Author: Niall Sweeney


All artists are willing to suffer for their work. But why are so few prepared to learn to draw?

To me, the concept of suffering for your art means going the extra mile to put out something worthwhile, and putting your neck on the line for it. Like I am doing here with this blog. Will anyone care to read it, slate it, ignore it?. I’ll have to suffer the unknown, at least until it’s out there. Suffer, ha ha, would you ever go and…

Think of any public figure you may look up to. An athlete or musician with long, storied careers and achievements left right and centre. Chances are that it didn’t come wrapped in a bow.  That’s how they fill up the autobiographies. Unless you look up to the Kardashian family, enough said. Caitlyn Jenner was an athlete though…I know they’re an easy target and having a go at them is cliche at this stage. But we all know what Kim did, and what happened next. The camera doesn’t lie 😉

And of course it’s not just public figures. Apply it to your own life. It doesn’t even have to be ”art”. You may be working in a career you don’t want to be in just to fund your breakthrough into another one.  And you do it to get where you want to be.

On a heavier note, I am going to zone in on some notable figures who struggled in their field, like Cobain,  Van Gogh and Sylvia Plath. They fall under the trope of the tortured genius. I’ll be exploring these cases in some detail,  while trying to come to a conclusion as to why these individuals are often a hotbed of insecurity, self doubt, depression and ultimately tragedy. Is it the fame, or the sheer level of creative genius they were blessed with a burden?

Kurt Cobain

My featured image, does he need an introduction? This man has always fascinated me. Why did he do it (if Courtney didn’t)? And how did he conjure up the image of the tortured soul he is often associated with?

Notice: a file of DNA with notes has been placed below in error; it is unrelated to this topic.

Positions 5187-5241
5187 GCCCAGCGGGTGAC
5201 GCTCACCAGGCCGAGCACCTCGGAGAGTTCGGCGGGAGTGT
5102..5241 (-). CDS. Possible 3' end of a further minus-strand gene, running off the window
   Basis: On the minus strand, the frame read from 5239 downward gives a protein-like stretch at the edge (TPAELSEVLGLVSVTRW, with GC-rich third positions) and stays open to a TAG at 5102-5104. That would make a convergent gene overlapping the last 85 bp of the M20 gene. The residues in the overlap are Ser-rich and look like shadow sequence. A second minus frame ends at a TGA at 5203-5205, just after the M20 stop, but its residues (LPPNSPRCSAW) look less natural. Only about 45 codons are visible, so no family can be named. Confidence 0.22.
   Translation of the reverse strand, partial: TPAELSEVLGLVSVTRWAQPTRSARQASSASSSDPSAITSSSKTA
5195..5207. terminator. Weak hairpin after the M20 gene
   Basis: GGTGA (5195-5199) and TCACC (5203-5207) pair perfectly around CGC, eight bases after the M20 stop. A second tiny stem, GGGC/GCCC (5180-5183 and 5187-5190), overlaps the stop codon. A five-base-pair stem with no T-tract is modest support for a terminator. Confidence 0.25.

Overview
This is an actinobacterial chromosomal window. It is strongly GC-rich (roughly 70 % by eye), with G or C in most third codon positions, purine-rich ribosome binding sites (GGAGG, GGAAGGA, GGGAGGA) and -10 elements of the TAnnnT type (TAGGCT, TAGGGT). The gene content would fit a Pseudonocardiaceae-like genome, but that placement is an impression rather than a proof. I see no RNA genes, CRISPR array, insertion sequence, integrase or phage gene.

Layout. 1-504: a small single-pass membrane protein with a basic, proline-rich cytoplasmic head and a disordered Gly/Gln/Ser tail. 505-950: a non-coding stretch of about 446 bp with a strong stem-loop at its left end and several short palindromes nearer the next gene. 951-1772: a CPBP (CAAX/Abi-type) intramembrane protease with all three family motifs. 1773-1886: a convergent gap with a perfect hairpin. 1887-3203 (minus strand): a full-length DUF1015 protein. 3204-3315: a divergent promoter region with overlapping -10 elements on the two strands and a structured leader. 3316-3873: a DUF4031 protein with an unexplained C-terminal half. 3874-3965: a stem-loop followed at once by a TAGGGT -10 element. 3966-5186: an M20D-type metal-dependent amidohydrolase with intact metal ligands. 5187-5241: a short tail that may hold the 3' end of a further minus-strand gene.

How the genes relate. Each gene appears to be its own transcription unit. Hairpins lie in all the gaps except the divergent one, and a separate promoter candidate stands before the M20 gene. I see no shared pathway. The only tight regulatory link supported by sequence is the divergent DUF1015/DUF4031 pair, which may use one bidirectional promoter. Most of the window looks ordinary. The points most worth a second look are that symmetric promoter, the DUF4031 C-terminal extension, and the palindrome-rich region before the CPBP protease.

Let’s look at his early life. As a youth, Cobain struggled to find peace, amid a troubled, abusive family background and alienation at school. He showed empathy and sensitivity from an early age by siding with gay students who were also targets of bullying.  Though he asserted that ”he didn’t like people”, he showed a social conscience in that he despised homophobia.

He discovered music as his calling, having played instruments since the age of four. He formed Nirvana, a grunge rock band with Dave Grohl and Krist Novoselic, and set about on a path that would change his life. Going from a quiet, sensitive lad from Aberdeen to the ”voice of a generation of youth, Generation X”.

In the course of his career, Cobain developed a drug problem and suffered with depression.  He also had complications from a stomach condition.

Kurt’s songwriting had a dark, often personal and abstract edge, reflecting the inner world of the man. Anything from rape to the human body were themes. He was a lover of poetry, and this lent itself to the creation of the classic Nevermind.

With Nirvana, Kurt became a multi million selling artist. Their music was praised for it’s uniqueness and unconventional themes , and pushing forward a new movement of grunge in the 90s.


Personally, I love the out there nature of the band’s expression, namely the lyrics.  ”I’m so ugly,  that’s okay cause so are you, we broke our mirrors‘. A humorous celebration of the imperfect. ”Nevermind” the odd screaming , the aggressive strumming, this was Nirvana, take it or leave it.